The IBF has taken matters into its own hands to help fill the vacancy left behind the 140-pound division. has confirmed that a purse bid hearing has been ordered to determine promotional rights for the long-delayed vacant IBF junior welterweight title fight between Subriel Matias and Jeremias Ponce. The twice-ordered fight will now be made available to the highest bidder during a scheduled November 15 hearing from IBF headquarters in Springfield, New Jersey.

“On August 23, 2022, the IBF ordered Jeremias Ponce and Subriel Matias to begin negotiations for the IBF Jr. Welterweight Vacant Title,” IBF president Daryl Peoples stated to all IBF-registered promoters in an official letter, a copy of which was obtained by “An agreement could not be reached within the time frame set forth by the IBF.  The IBF is ordering a Purse Bid in these offices on Tuesday, November 15, 2022 at 12:00 PM EST. Bids must be submitted at 11:45 AM EST to be promptly opened at 12:00 PM.”

The minimum accepted bid for the fight is $50,000, with all participants required to submit a nonrefundable $5,000 fee.

The declaration made by the sanctioning body contradicted previous claims that the fight was once on course to take place on an October 15 Fox Sports Pay-Per-View undercard from Barclays Center in Brooklyn, New York. Matias’ team was led to believe this was the case, with the Puerto Rican knockout artist even revealing earlier this fall that the fight date fell through due to Argentina’s Ponce’s inability to secure a travel visa in time to appear on the card.

“I want to report that I will not be fighting on October 15 due to visa issues (with Ponce),” Matias revealed on September 10 via social media. “I will now continue training; it is out of my hands.”

It is now apparently back in the hands of the IBF, who’ve waited literally all year for this fight to materialize.

The belt has been vacant since August 23, when Josh Taylor (19-0, 13KOs) relinquished to instead focus on a rematch with England’s Jack Catterall which was since pushed back to next February.

The pairing of Matias and Ponce initially began as the final leg of a four-man box-off ordered in 2021.

Ponce (30-0, 20KOs) and Matias (18-1, 18KOs) both advanced to the top two positions in the IBF junior welterweight rankings following knockout wins in separate semifinal eliminators late last spring. Matias became the number-two position following an eighth-round stoppage of Batyrzhan Jukembayev last May 29 in Carson, California. Ponce followed suit two weeks later with a tenth-round stoppage of Lewis Ritson last June 12 in Newcastle, England.

The belief at the time was that a final eliminator would next take place, though both teams were able to reach an agreement amongst each other and with the IBF’s blessing to wait out Taylor’s then-scheduled WBO mandatory with Catterall. Scotland’s Taylor had just fully unified the division at the time, defending his WBA/IBF titles while winning the WBC/WBO belts in a twelve-round unanimous decision over Jose Ramirez in their May 22 undisputed clash between undefeated and unified titlists.

Taylor suffered a training camp injury which pushed back his fight with Catterall from last December 18 to this past February 26, furthering speculation that he would eventually vacate the IBF title. Taylor barely escaped with his unbeaten record and championship reign intact, surviving an eighth-round knockdown to claim a disputed split decision win over Catterall.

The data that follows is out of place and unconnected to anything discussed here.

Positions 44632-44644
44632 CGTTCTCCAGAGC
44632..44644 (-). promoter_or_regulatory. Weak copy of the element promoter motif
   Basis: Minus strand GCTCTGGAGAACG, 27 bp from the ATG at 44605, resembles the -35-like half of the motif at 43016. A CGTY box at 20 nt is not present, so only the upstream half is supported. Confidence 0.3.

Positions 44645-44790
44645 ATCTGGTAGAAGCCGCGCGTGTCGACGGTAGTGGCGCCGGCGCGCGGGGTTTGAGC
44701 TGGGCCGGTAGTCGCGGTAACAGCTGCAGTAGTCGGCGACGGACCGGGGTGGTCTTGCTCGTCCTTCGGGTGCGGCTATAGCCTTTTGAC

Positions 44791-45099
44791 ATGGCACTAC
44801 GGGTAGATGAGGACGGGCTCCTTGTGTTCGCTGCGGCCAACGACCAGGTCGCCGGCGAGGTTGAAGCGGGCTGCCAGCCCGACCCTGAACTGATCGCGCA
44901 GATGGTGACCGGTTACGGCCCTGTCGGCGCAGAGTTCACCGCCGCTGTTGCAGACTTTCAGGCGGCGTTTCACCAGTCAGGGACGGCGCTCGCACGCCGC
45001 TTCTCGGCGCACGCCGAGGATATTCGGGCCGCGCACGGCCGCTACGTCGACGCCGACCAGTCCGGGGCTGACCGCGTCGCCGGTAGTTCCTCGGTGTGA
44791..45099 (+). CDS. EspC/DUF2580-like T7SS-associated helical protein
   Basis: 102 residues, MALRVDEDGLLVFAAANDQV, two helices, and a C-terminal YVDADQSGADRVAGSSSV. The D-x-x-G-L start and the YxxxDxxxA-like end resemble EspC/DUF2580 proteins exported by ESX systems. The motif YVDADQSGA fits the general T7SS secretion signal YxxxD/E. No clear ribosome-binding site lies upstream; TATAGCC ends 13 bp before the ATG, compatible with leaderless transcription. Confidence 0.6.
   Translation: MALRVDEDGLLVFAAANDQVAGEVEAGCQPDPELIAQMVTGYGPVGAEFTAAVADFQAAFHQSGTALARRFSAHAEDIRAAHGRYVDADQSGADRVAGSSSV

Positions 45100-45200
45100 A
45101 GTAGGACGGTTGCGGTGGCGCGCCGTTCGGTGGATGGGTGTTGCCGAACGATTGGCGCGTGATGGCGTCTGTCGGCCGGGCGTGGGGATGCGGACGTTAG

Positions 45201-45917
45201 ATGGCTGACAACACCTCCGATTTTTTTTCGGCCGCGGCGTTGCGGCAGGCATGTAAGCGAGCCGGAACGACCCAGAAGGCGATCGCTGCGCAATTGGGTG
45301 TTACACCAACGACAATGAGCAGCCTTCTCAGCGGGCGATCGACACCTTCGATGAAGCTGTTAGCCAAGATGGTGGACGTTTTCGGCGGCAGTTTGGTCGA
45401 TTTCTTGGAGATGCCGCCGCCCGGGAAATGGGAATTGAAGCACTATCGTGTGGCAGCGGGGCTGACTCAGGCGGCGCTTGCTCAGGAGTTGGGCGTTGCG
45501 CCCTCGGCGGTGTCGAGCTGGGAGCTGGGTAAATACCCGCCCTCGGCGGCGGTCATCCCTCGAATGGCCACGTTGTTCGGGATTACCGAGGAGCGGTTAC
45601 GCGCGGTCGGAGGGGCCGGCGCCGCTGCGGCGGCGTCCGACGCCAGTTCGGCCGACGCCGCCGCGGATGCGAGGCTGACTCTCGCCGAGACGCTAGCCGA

The fight outcome drew outrage and demand for an immediate rematch. To Taylor’s credit, he was always on board with facing Catterall for a second time before defending his title against anyone else in the division. That decision has led to him having to relinquish the WBA, WBC and IBF belts, in that order.

Matias has fought just once during that time, scoring a ninth-round stoppage of Petros Ananyan on January 22 in Atlantic City. The win was significant in avenging his lone career defeat when he dropped a ten-round decision in their February 2020 clash in Las Vegas, having since entered a current three-fight win streak.

Ponce has fought and won twice since becoming the IBF number-one contender at junior welterweight, earning a pair of early knockout wins in Hamburg, Germany.  

The two were previously instructed to enter talks for an approved interim title fight, which lingered for months. It was believed that a deal was reached but merely waiting on a date, only for the IBF to never receive such paperwork and thus moved forward in ordering a Taylor-Ponce mandatory title fight in July. Those talks went nowhere, with a purse bid scheduled for August 23 but canceled one day prior, fueling speculation that Taylor would vacate the title.

Similarly, a fight has yet to come of what amounts to ten weeks’ worth of talks and planning despite suggestions that the bout was merely stuck in a holding pattern.

Barring any further delays, resolution can finally come of the matter by mid-November. The highest bidder must provide a fight date and location, along with a ten percent deposit of the winning bid. An additional ten-percent must be submitted to the IBF within five business days following the bid, per IBF Rule 10.D (Deposits Submitted With Bid).

Failure to provide said funds will automatically void the original bid and permit the sanctioning body to grant promotional rights to the next highest bidder.

Jake Donovan is a senior writer for Twitter: @JakeNDaBox